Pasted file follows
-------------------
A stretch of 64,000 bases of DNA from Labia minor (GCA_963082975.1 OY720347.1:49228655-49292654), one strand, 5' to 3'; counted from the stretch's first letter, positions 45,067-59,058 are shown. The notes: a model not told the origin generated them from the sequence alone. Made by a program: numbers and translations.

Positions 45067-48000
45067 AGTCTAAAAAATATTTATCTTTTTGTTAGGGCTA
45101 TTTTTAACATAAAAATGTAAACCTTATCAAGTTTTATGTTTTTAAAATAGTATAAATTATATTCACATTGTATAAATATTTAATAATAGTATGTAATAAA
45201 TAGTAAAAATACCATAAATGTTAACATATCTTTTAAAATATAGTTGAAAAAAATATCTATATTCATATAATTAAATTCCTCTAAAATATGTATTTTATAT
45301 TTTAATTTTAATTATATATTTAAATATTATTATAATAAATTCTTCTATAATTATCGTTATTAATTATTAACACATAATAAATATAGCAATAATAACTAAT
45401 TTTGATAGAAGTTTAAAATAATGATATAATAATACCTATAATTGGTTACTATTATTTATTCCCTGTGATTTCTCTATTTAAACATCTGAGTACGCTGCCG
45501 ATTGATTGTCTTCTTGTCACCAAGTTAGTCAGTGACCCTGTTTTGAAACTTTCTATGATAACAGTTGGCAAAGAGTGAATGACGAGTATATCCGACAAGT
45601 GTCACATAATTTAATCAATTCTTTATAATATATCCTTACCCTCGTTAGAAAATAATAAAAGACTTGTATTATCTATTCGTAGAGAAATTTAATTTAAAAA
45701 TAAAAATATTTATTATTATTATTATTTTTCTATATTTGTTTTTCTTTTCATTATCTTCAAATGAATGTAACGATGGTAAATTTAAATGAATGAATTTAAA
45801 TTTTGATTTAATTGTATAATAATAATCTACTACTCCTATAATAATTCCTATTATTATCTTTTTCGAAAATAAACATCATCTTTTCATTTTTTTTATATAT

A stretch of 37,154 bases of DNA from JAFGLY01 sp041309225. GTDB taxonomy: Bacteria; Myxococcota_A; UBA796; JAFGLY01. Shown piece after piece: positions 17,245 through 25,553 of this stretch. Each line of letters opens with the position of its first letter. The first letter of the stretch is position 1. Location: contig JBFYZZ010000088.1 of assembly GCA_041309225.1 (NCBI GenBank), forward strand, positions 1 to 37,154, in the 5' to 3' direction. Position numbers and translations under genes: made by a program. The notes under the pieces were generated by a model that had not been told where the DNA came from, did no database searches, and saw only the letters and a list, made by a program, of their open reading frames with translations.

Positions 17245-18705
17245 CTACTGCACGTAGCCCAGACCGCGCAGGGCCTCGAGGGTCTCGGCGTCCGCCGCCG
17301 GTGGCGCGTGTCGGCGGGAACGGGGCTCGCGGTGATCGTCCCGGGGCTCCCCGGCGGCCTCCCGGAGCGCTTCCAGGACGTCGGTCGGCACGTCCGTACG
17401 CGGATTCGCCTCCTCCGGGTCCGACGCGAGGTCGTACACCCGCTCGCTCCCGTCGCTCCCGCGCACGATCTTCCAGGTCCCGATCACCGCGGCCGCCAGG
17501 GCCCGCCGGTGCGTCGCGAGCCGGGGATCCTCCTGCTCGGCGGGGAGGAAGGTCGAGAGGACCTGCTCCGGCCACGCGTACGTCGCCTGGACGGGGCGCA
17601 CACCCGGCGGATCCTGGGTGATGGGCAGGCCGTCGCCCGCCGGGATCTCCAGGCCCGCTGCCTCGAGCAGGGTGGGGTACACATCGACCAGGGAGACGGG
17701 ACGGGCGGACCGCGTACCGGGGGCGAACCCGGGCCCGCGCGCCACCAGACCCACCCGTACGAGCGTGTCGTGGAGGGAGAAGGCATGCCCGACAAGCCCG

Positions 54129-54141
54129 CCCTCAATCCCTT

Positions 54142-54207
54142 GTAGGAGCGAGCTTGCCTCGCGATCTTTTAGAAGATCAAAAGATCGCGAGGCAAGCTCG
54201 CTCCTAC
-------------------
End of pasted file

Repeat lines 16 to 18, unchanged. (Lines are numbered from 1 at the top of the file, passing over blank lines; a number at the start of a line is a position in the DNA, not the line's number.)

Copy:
17401 CGGATTCGCCTCCTCCGGGTCCGACGCGAGGTCGTACACCCGCTCGCTCCCGTCGCTCCCGCGCACGATCTTCCAGGTCCCGATCACCGCGGCCGCCAGG
17501 GCCCGCCGGTGCGTCGCGAGCCGGGGATCCTCCTGCTCGGCGGGGAGGAAGGTCGAGAGGACCTGCTCCGGCCACGCGTACGTCGCCTGGACGGGGCGCA
17601 CACCCGGCGGATCCTGGGTGATGGGCAGGCCGTCGCCCGCCGGGATCTCCAGGCCCGCTGCCTCGAGCAGGGTGGGGTACACATCGACCAGGGAGACGGG